If no part of the constraints doesn’t want to move, your job and managerial courage go into play.
— Mr. Robbie Sia

5. Forgetting to conduct project closure.

Project closure is the last and most crucial part of project management and is often the most forgotten. As you reach the end of the project, gauging how it faired with the commitments and results is formally accepted by your stakeholders.

According to Mr. Sia, the following practices have to be performed during the project closure: 

  • Deliver the product/output.
  • Final version of the business case and other documents (architecture, training materials, guides, etc.) are delivered.
  • Open actions and issues are closed or agreed to be handed over to operations.
  • Document Lessons Learned for the basis of the following projects.
  • Project Closure Meeting to present results to stakeholders and accepted.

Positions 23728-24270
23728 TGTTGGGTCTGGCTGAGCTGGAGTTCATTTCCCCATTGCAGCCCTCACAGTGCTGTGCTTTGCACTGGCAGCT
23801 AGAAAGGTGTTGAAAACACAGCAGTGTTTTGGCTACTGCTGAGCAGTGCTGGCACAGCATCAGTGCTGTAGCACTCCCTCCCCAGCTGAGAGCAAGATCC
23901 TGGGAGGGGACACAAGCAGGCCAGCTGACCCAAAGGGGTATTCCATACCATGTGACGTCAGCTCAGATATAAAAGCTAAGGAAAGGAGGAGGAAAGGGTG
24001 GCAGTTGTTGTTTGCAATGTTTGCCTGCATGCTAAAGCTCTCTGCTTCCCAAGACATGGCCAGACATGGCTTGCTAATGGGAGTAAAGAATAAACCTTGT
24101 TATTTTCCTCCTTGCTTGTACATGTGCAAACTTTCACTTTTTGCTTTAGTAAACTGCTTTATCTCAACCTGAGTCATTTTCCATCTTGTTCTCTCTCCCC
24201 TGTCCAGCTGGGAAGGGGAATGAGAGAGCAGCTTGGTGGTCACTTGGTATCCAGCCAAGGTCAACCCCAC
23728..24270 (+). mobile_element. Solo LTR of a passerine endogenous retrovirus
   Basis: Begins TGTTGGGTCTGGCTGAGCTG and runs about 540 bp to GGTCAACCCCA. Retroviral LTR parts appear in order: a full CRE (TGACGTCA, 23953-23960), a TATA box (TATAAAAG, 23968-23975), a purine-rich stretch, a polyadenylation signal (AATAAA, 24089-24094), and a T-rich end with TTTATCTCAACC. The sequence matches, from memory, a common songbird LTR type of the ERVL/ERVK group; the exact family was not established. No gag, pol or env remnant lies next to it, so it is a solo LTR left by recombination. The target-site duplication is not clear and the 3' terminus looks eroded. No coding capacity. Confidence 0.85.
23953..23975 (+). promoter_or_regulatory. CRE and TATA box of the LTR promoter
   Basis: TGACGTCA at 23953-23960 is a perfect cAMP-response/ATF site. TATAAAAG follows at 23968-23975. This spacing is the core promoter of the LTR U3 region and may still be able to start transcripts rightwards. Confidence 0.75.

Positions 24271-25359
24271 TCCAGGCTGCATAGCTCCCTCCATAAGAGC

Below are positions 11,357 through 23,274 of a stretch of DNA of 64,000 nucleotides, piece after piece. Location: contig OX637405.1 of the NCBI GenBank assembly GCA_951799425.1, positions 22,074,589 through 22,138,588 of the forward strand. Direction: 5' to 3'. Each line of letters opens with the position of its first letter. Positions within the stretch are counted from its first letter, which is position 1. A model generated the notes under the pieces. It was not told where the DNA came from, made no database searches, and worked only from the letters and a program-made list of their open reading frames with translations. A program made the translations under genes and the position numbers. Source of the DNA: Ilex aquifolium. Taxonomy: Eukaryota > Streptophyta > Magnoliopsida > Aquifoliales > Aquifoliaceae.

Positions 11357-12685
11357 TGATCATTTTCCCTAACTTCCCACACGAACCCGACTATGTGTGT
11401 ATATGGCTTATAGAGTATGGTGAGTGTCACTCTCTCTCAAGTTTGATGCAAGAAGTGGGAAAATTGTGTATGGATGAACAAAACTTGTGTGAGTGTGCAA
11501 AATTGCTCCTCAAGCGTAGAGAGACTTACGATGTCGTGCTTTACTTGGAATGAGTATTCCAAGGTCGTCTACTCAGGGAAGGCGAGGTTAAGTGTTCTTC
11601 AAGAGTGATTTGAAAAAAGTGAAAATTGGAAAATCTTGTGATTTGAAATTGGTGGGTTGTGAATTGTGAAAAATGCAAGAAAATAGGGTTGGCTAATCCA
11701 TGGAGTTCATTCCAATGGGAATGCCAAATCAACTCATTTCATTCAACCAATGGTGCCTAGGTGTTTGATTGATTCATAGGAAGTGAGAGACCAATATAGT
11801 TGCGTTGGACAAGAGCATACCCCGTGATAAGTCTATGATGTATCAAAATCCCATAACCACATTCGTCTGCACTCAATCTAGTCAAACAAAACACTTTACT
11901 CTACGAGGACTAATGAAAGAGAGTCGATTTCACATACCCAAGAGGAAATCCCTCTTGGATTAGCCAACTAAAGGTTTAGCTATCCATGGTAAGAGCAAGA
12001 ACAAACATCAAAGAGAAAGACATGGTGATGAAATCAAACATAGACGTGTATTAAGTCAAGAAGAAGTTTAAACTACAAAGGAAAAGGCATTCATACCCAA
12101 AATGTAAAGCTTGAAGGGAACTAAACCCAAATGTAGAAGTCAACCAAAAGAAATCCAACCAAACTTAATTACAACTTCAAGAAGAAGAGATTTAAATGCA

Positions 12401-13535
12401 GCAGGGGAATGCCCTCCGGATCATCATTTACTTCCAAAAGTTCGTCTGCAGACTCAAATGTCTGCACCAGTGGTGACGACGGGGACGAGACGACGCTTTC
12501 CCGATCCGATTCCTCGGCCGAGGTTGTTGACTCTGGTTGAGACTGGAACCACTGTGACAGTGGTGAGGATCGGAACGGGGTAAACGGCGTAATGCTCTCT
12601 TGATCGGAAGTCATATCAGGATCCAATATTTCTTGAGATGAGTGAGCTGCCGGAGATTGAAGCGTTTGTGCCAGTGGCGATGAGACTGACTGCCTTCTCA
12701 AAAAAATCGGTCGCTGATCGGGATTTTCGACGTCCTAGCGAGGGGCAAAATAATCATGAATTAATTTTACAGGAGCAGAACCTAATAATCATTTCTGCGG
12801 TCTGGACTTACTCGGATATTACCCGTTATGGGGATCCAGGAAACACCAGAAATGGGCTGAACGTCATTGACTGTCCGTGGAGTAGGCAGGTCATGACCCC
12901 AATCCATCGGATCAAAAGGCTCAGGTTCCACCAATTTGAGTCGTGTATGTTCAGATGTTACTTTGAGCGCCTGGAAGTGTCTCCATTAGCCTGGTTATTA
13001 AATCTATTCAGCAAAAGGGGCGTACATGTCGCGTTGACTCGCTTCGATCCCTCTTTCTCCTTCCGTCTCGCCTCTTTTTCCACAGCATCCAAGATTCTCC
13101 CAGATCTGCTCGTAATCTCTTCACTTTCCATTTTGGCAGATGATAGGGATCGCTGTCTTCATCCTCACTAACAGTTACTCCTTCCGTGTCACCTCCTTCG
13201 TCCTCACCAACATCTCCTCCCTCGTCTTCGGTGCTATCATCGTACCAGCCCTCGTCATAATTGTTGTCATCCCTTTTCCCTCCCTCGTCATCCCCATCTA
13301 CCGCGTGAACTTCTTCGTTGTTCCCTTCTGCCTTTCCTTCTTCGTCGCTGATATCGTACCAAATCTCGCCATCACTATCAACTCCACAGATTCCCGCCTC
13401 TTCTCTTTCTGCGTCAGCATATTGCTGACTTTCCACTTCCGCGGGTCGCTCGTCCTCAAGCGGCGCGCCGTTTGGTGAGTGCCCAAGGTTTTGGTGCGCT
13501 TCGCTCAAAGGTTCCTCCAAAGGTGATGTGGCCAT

“In your last steering committee meeting, pakita niyo na lahat ng nangyari. Then, you have a report that summarizes what happened, [a] maximum of two pages.”


Need to improve your organization’s capacity to reach objectives and goals faster? We at ISA offer the Skills Lab, a capacity development program designed to empower organizations by enhancing diverse skills unique to any organization’s needs to achieve long-term sustainability and success. A Skills Lab course on Project Management is happening this September 14, 2022! For more information, don’t hesitate to contact Kristine Roraldo at [email protected]